ارزیابی وسیله اتصال دو متغیره غیر پارامتریک بر اساس شکل محدود شده رگرسیون بردار پشتیبانی
|کد مقاله||سال انتشار||مقاله انگلیسی||ترجمه فارسی||تعداد کلمات|
|25777||2012||10 صفحه PDF||سفارش دهید||محاسبه نشده|
Publisher : Elsevier - Science Direct (الزویر - ساینس دایرکت)
Journal : Knowledge-Based Systems, Volume 35, November 2012, Pages 235–244
Copula has become a standard tool in describing dependent relations between random variables. This paper proposes a nonparametric bivariate copula estimation method based on shape-restricted ϵ-support vector regression (ϵ-SVR). This method explicitly supplements the classical ϵ-SVR with constraints related to three shape restrictions: grounded, marginal and 2-increasing, which are the necessary and sufficient conditions for a bivariate function to be a copula. This nonparametric method can be reformulated to a convex quadratic programming, which is computationally tractable. Experiments on both five artificial data sets and three international stock indexes clearly showed that it could achieve significantly better performance than common parametric models and kernel smoother.
Since , copula has become a standard tool of dependence modeling in multivariate statistical analysis  and . Copula summarizes all dependence information between random variables and separates marginal components of a joint distribution from its distribution structure. In the last 20 years, copula has been widely applied in a variety of areas, such as engineering, finance, insurances, economics, etc. See, for example, the recent monographs ,  and  (and references therein). In what follows we focus on bivariate copula only for simplicity. Let X1 and X2 be two continuous random variables of interest with joint distribution function H and marginal distributions F1 and F2, respectively. When the marginal distributions F1 and F2 are continuous, Sklar’s theorem  ensures that there exists a unique copula function C:[0, 1]2 → [0, 1], which satisfies By copula technique, the estimation of the joint distribution H can be separated by two steps: marginal distributions construction and copula estimation. Assume we should estimate H based on the i.i.d observations from the distribution H : (xi1,xi2)∈R2(xi1,xi2)∈R2, i = 1, … , T . The first step is to estimate the two marginal distributions, F 1 and F 2, based on the data sets x i1, i = 1, … , T , and x i2, i = 1, … , T , respectively. Assume View the MathML sourceF^1 and View the MathML sourceF^2 are the estimated cumulative distributions of X 1 and X 2, respectively. The second step is to estimate the copula function C based on the data set View the MathML source(F^1(xi1),F^2(xi2)),i=1,…,T. Let View the MathML sourceC^ denote the estimation of C, then the estimation for H is Due to the fact that the univariate cumulative distribution estimation problem has been extensively researched in statistics, this paper focuses on copula estimation and neglects the first step. Most often copula is obtained by Maximum Likelihood Estimation (MLE). Assume C comes from a copula family indexed by a real-valued parameter θ. The MLE for θ can be obtained by Commonly used copula families in practice are: • Gaussian where ρ ∈ (−1, 1), Φ(·) is the cumulative distribution function of the standard normal distribution, Φρ(·, ·) is the bivariate normal distribution function with marginal distributions standard normal and correlation ρ. • Student’s t where ρ ∈ (−1, 1), ν∈Nν∈N, tν(·) is the Student’s t distribution function with degree of freedom ν, tρ,ν is the bivariate Student’s t distribution function with correlation ρ and degree of freedom ν. • Clayton Though the MLE method has tractable computational complexity and nice asymptotic statistical properties, its performance severely depends on its guess on the copula family. For example, financial risk will be greatly underestimated if dependence between financial returns is assumed to be the Gaussian copula, which has zero lower tail dependence. For example, the Gaussian copula assumption in Collateralized Debt Obligations (CDOs) pricing  has been criticized to be one of the key reasons behind the global 2008–2009 Subprime Crisis.1 To overcome model specification error of MLE, some nonparametric methods have been proposed to estimate the underlying copula. Empirical copula, introduced by  and , extends the idea of empirical distribution for univariate variable to copula as follows Because empirical copula is highly discontinuous and wiggly, several methods have been proposed to smooth empirical copula, including kernel smoother , spline , ,  and  and wavelets ,  and . However, nonparametric copula estimation with explicit 2-increasing shape restriction can hardly be found. One obvious obstacle of nonparametric methods for copula estimation is that their estimators are often invalid to be a copula function. The necessary and sufficient conditions for a bivariate function C:[0, 1]2 → [0, 1] to be a copula are. Different from MLE, whose assumed functional form ensures its estimator to be valid, nonparametric methods should explicitly append constraints related to the above three shape restrictions. These shape restrictions can be regarded as prior knowledge, which can be exploited to improve fitting performance. Its contribution is especially obvious when the size of the training data is small, in which case the common nonparametric estimators have great possibility of violating these shape restrictions. Shape-restricted regression dates back to the literature on isotonic regression  and . There exists a large literature on the problem of estimating monotone, concave or convex regression functions. Because some of these estimators are not smooth, many efforts have been devoted to the search of a simple, smooth and efficient estimation of a shape-restricted regression function. Typical applications of shape-restricted regression include the study of dose response experiments in medicine and the study of utility functions, product functions, profit functions and cost functions in microeconomics. Shape-restricted regression has been incorporated into wavelets , spline  and  and Bernstein polynomials  and  etc. In machine learning area, shape restrictions also have been incorporated into support vector regression, such as monotone least squares support vector regression , monotone kernel quantile regression , boundary derivatives kernel regression , convex support vector regression . Among them,  can tackle multivariate regression, while others are applicable only to univariate regression.  solved a support vector regression when one has some prior knowledge. However, it can only handle monotonicity or concavity of certain points. The main contribution of this paper is to propose a nonparametric copula estimation based on shape-restricted ϵ -support vector regression. In this paper, the method is called Kernel Copula Regression (KCR). In this method the estimator is obtained by fitting a bivariate function with ϵ -support vector regression based on samples (ui, C i), i = 1, …, T , where View the MathML sourceui=(F^1(x1i),F^2(x2i)) and Ci is its corresponding empirical copula (9). To make the estimator satisfy the three shape restrictions (10), (11) and (12), additional constraints are explicitly imposed on the classical ϵ-support vector regression  and . To make the KCR estimator grounded and marginal, equality constraints are imposed on points that are spaced evenly on the four boundaries. To make it 2-increasing, nonnegative second-order mixed derivatives constraints are imposed on equidistant grid points of [0, 1]2. We expect to obtain better estimation by spanning a network of grounded, marginal and 2-increasing points. The advantages of KCR are multifold. First it is a nonparametric estimation method, which can handle any complex dependence structure. Second this estimator is smooth, which is an obvious superiority over the empirical copula estimator. Third this estimator satisfies the three shape-restrictions of copula: grounded, marginal and 2-increasing, provided that sufficient constraints related to shape restrictions are appended. Fourth its training involves a convex quadratic programming, which is computationally tractable. The structure of the paper is as follows. Section 2 introduces how to apply the classical ϵ-support vector regression (ϵ-SVR) to estimate copula. A toy data set is used to show its qualitative shortcomings. Section 3 presents the novel nonparametric method for copula estimation. We will detail how to impose additional constraints related to the three shape restrictions and how to transform it to a convex quadratic programming. Section 4 presents the numerical comparison results of KCR with other state-of-the-art methods. The paper is concluded in Section 5.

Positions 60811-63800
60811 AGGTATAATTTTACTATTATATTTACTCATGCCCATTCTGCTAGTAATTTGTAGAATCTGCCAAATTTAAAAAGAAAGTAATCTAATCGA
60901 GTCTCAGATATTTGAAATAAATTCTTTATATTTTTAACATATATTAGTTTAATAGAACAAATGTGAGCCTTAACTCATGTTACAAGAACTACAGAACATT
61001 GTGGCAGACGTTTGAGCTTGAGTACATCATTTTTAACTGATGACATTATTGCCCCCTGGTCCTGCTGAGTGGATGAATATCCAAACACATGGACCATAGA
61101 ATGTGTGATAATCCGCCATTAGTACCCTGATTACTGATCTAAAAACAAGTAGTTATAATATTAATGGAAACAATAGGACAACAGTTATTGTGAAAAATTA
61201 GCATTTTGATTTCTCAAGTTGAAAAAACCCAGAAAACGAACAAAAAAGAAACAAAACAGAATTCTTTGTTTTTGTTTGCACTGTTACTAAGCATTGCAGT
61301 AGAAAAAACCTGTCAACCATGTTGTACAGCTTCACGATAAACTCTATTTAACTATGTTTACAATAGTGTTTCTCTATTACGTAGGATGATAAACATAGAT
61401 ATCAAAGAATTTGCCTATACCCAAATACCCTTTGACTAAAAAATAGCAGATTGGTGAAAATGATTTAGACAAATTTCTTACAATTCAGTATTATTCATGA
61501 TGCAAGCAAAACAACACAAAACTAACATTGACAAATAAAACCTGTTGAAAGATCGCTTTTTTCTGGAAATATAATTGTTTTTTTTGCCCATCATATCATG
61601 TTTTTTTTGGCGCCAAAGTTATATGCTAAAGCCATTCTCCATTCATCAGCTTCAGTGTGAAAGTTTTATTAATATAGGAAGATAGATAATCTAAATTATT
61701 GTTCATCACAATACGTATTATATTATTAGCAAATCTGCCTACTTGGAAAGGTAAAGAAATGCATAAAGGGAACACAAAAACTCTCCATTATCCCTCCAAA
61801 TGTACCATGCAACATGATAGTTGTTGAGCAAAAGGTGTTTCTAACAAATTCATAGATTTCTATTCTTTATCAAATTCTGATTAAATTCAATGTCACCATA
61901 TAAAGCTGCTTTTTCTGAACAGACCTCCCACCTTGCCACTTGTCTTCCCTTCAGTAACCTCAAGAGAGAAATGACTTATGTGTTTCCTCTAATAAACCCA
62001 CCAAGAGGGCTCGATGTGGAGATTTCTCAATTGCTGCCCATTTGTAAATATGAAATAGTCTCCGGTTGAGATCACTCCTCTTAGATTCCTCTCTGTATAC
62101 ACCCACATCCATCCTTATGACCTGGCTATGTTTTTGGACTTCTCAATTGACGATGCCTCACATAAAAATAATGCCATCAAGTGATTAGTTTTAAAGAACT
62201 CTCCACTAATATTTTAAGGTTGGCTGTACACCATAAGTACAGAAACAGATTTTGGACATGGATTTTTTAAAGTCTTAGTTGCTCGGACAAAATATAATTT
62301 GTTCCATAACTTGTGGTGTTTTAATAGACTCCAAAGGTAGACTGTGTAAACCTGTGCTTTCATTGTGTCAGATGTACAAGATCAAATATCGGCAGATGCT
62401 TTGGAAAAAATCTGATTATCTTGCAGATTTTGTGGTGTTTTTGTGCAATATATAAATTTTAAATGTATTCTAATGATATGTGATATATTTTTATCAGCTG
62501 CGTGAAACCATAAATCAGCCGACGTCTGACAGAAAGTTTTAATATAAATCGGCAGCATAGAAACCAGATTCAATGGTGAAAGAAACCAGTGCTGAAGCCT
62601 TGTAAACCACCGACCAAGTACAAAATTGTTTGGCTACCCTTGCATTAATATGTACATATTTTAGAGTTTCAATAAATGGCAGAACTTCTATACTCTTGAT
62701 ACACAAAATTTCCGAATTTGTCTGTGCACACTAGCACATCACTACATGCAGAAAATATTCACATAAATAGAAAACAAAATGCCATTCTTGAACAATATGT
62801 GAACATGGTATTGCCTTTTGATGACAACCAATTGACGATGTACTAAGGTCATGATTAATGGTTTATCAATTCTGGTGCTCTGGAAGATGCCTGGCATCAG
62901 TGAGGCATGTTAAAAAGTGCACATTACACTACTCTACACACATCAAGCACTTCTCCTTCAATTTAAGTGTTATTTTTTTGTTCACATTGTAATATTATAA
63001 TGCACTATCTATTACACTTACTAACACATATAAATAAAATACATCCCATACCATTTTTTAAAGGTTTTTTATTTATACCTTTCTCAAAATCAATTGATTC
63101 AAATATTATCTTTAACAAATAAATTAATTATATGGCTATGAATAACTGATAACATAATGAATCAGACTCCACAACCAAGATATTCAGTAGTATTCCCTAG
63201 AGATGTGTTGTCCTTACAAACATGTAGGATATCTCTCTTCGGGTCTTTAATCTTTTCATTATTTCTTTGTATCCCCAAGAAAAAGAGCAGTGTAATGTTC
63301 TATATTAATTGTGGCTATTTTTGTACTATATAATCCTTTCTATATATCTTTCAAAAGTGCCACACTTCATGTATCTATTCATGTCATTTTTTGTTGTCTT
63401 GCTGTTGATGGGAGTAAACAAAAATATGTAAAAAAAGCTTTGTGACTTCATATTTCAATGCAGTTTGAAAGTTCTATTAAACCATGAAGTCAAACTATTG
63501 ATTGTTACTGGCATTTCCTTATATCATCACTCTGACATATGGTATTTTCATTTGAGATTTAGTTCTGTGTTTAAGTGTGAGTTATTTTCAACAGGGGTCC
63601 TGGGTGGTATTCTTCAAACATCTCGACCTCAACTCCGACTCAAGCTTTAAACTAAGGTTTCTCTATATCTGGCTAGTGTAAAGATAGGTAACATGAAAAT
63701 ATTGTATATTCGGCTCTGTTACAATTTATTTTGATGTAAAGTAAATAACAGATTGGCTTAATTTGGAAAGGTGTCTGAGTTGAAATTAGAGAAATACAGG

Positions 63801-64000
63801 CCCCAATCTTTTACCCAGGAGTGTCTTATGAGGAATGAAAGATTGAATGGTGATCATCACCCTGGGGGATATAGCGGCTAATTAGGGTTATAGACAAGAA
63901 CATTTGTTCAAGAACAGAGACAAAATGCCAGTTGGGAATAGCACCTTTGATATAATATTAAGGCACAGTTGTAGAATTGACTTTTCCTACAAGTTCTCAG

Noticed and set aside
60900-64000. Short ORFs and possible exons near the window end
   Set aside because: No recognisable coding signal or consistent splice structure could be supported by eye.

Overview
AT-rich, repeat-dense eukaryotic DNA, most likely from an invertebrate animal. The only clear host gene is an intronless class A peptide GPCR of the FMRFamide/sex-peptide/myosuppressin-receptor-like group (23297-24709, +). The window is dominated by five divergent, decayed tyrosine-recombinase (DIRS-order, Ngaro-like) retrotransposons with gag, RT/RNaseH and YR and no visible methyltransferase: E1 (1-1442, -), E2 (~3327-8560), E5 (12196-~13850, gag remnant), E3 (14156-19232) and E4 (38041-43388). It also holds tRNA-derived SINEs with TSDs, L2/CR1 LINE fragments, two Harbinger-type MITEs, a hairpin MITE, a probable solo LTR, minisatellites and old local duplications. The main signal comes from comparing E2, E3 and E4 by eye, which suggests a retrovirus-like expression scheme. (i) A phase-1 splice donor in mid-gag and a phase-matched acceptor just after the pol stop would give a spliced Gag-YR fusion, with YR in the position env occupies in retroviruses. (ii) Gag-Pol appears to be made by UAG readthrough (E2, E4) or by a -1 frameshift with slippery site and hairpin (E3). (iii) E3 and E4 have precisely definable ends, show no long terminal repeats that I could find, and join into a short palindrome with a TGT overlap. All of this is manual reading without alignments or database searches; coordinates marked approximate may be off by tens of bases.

نتیجه گیری انگلیسی
This paper proposes a novel nonparametric bivariate copula estimation based on shape-restricted ϵ-support vector regression. This estimator smooths empirical copula with ϵ-SVR. But different from the classical ϵ-SVR, this method has additional constrains related to the three shape restrictions of copula functions. The additional shape constraints are used mainly for the determination of the shapes of the estimated surface, while the classical constraints are used to determine the location of the surface. The novelty of the estimator lies on three points. First, it has nonlinear smooth regression capability with the help of kernel trick. Second, it imposes equality constraints on boundary points to make the estimator grounded and marginal. Third, it imposes 2-increasing constraints on equidistant grid points to make its surface 2-increasing. Its dual problem is a convex quadratic programming, which is computationally tractable. Qualitative results of experiments on a toy data set clearly showed that the KCR estimator nearly satisfied the three shape restrictions of copula functions: grounded, marginal and 2-increasing. We also compared its performance, measured by average RMSE, with kernel smoother, which is regarded as a state-of-the-art copula estimation. The out-of-sample results obviously showed that the KCR method could achieve significantly better performance. The pair returns between three major stock indexes, S&P500, FTSE100 and HSI, were also used to test its applicability in financial risk management. Experimental results clearly demonstrated that this estimator could achieve significantly better performance than 6 parametric models and kernel smoother.